1 pipe Peerless 63-03L in Cedar Grove, NJ, coal > oil > NG
  • ethicalpaul
    ethicalpaul Member Posts: 3,707
    I'd love to see a sketch of your proposed separator as it would be installed
    1 pipe Peerless 63-03L in Cedar Grove, NJ, coal > oil > NG
  • STEAM DOCTOR
    STEAM DOCTOR Member Posts: 1,465

  • STEAM DOCTOR
    STEAM DOCTOR Member Posts: 1,465
    Dan mentions such a device in Lost Art (that's where I got the idea). Steam anti surge tank. Was thinking to put it on vertical riser coming out of boiler. 
  • STEAM DOCTOR
    STEAM DOCTOR Member Posts: 1,465

  • Steamhead
    Steamhead Member Posts: 15,263
    By the time you've spent the time to engineer this and bought the materials, you've probably exceeded the cost of a new anti-surge tank..................
    All Steamed Up, Inc.
    Towson, MD, USA
    Steam, Vapor & Hot-Water Heating Specialists
    Oil & Gas Burner Service
    Consulting
  • STEAM DOCTOR
    STEAM DOCTOR Member Posts: 1,465
    @Steamhead. About $250 or so. One coupling and one bushing. Takes a few seconds to screw together 
  • STEAM DOCTOR
    STEAM DOCTOR Member Posts: 1,465
    And you save a few pennies on the boiler riser. The 6" coupling ( or whatever size one might use), accounts for some vertical rise. 
  • ScottSecor
    ScottSecor Member Posts: 547
    They used to push these steam separators at a local supplier made by Union Steam. http://www.unionsteam.com/

    We prefer to keep it simple and follow standard piping practices.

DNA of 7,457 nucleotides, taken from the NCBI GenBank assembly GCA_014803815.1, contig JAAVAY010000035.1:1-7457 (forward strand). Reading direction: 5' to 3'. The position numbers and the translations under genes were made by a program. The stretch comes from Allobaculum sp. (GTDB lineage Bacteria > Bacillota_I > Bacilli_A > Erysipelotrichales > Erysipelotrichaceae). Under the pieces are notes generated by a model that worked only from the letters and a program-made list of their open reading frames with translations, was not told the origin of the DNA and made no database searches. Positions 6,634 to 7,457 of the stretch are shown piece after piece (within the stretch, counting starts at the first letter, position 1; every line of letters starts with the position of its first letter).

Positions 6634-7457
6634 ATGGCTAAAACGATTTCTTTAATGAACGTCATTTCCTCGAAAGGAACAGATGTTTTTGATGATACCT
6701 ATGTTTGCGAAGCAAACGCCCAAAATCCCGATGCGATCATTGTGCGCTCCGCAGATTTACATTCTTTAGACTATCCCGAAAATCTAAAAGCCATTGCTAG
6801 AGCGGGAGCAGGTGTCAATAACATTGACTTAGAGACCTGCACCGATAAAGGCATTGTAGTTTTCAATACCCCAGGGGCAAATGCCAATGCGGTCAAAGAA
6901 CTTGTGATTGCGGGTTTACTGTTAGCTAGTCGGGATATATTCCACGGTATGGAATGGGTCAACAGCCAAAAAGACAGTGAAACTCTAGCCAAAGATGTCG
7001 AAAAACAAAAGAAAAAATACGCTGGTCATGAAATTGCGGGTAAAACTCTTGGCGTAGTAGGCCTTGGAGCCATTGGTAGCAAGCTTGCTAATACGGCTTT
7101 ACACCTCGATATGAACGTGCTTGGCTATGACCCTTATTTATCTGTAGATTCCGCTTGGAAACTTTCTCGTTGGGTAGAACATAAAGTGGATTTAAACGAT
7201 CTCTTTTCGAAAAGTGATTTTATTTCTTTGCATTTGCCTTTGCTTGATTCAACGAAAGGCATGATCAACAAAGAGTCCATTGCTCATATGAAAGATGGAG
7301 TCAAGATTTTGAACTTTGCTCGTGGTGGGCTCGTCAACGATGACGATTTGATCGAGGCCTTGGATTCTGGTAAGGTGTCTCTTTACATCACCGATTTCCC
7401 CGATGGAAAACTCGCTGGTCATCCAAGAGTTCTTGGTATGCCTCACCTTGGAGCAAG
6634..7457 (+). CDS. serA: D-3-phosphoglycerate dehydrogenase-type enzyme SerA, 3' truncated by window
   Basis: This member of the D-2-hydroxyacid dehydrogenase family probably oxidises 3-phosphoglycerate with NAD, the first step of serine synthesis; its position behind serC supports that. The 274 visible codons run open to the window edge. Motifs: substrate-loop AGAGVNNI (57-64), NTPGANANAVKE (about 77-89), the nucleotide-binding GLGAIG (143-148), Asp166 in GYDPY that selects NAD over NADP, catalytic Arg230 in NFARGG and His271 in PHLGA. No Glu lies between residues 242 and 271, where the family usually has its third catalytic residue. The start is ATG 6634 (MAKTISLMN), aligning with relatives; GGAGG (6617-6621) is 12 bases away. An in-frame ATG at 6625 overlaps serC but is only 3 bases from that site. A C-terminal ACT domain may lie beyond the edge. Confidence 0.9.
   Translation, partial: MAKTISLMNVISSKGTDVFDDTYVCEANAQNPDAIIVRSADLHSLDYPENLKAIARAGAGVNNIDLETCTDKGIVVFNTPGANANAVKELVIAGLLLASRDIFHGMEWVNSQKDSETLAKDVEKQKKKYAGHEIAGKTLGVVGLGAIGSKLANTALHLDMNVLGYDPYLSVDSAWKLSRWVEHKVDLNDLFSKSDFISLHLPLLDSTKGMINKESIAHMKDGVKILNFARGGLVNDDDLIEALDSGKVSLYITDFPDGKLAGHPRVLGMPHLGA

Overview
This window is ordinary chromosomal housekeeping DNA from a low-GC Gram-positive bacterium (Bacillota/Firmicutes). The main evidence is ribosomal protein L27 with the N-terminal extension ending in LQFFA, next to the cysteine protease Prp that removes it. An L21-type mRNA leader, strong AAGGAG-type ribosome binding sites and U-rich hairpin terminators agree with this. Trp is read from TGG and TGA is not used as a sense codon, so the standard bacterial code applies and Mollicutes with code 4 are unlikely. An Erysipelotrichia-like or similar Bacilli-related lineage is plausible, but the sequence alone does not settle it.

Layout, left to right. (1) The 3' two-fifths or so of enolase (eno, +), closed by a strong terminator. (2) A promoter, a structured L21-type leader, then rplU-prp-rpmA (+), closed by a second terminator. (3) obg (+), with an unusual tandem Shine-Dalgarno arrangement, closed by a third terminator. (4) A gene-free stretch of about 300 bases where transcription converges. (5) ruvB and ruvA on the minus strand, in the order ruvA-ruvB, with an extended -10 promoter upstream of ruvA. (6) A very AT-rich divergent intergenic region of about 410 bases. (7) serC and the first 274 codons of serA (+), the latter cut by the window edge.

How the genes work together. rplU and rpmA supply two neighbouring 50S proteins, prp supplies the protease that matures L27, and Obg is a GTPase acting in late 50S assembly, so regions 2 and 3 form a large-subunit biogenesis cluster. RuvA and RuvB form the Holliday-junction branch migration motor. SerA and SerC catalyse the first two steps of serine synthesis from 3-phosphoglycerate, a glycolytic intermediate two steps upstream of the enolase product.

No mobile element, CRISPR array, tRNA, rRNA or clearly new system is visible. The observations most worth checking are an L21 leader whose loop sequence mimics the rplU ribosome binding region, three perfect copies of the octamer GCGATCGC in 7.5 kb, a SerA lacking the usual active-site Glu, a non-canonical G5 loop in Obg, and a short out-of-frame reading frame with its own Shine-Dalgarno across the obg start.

• Jamie Hall
    Jamie Hall Member Posts: 18,699
    A VERY important bit of the design of those steam separators may not be completely obvious: the outlet protrudes significantly INTO the separating chamber. This geometry will sharply reduce the degree of re-entrainment in the outflow. An additional modifcation -- though not really needed, perhaps -- would be to have the inlet arranged to enter so the flow is tangent to the side wall, and have a bottom relief for the separated water in the manner of a standard cyclone separator. But I think that's overkill. The protruding outlet pipe, though, is I think essential.
    Br. Jamie, osb
    Building superintendent/caretaker, 7200 sq. ft. historic house museum with dependencies in New England
    mattmia2
  • STEAM DOCTOR
    STEAM DOCTOR Member Posts: 1,465
    I am looking for a solution where there is either limited space or limited resources. Not instead of good piping. In addition to good piping. As always, my ears are open.
  • STEAM DOCTOR
    STEAM DOCTOR Member Posts: 1,465
    edited May 11
    I could always add a double tap bushing, to create my own drip leg. Apparently, the steam separators are still out there. I am reluctant to use them, because they only come come in 2". I can't say that I am comfortable enough, to reduce recommended pipe supply size. I am looking for an additional to proper piping, not a replacement. 
  • Jamie Hall
    Jamie Hall Member Posts: 18,699
    I'm a simple minded soul. So what I'd probably do is go to a 4 inch header and call it good...
    Br. Jamie, osb
    Building superintendent/caretaker, 7200 sq. ft. historic house museum with dependencies in New England
    ethicalpaul
  • STEAM DOCTOR
    STEAM DOCTOR Member Posts: 1,465
    @Jamie Hall. Bigger header has been and will continue to be my go-to option. However, there are situations where every inch makes a difference. 4" T's are obviously bigger then 3" T's, for example. And a single separator can cost a good bit less then larger pipe fittings. Just trying to think a bit out of the box.